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Movement disorders can sometimes be a side effect from taking medicines called antipsychotics. Doctors use these medicines to treat mental health problems such as schizophrenia and bipolar disorder.
Movement disorders are body movements that can be hard to control. Some can happen soon after you start taking the medicines. These are called extrapyramidal symptoms (EPS). They include muscle spasms and trouble sitting still.
If you take the medicines for a long time, you may get a movement disorder called tardive dyskinesia (TD). It makes you repeat the same movement over and over. This movement often involves your tongue, face, mouth, and jaw. But other parts of your body, like your arms and legs, can also be affected. The movement happens without your control. For some people, TD doesn't go away.
You may be able to take these medicines without getting a movement disorder. Side effects may get better or go away if you stop taking the medicines. They can also get better or go away if you switch to a new medicine.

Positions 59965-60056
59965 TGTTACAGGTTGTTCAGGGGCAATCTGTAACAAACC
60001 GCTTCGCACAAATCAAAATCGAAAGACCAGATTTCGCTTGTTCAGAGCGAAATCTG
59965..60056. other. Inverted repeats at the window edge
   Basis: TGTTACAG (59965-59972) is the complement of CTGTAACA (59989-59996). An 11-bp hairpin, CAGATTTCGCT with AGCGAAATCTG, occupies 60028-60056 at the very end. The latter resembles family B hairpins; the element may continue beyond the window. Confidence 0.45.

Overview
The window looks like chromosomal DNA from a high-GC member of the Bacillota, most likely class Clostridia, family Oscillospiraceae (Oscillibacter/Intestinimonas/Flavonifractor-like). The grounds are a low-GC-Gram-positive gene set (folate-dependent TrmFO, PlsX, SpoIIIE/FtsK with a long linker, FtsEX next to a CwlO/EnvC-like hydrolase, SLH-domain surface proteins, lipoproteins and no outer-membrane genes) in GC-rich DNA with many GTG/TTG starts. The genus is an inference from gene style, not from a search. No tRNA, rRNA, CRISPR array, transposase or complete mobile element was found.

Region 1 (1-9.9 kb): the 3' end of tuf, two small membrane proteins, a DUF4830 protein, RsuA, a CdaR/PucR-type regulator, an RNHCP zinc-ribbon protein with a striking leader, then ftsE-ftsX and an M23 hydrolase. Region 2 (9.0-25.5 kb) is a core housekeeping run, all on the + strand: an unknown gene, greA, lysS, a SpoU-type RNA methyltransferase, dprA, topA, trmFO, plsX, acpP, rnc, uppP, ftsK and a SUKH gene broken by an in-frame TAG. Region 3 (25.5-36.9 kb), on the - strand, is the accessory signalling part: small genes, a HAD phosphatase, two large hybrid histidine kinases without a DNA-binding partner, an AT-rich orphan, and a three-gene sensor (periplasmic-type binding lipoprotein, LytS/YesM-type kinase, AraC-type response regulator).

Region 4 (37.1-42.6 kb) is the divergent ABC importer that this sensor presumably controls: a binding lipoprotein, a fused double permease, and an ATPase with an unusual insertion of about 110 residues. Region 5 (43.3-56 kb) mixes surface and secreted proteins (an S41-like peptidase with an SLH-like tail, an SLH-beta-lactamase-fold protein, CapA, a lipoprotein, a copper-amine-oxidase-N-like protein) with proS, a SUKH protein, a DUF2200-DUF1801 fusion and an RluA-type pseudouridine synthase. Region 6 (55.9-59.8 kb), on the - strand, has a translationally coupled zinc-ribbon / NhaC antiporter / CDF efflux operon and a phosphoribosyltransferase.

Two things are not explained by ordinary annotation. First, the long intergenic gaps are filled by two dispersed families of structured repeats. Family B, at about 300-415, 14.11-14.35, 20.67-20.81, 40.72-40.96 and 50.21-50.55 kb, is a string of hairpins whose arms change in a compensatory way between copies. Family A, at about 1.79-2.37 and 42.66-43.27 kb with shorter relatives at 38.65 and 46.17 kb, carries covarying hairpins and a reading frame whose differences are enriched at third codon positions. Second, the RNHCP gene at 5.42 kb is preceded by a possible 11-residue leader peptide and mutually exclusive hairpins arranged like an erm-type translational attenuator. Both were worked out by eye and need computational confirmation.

When you have a movement disorder, you may:
If you've been on your medicines for a long time, also watch for long-term side effects. These may include:
Side effects may start while you take antipsychotic medicines. But they can also show up when you stop these medicines or start a smaller dose.
The only sure way to prevent movement disorders is to not use antipsychotic medicines. If you need these medicines to stay healthy, there are steps you can take to help lower your risk.
Treatment depends on how much you need the medicine that causes the side effects. If side effects are causing big problems for you, your doctor may have you lower the dose or stop the medicine. Or your doctor may switch you to a different medicine. There are also medicines that can treat your movement disorder or reduce your symptoms.
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Adaptation Date: 2/18/2022
Adapted By: Alberta Health Services
Adaptation Reviewed By: Alberta Health Services
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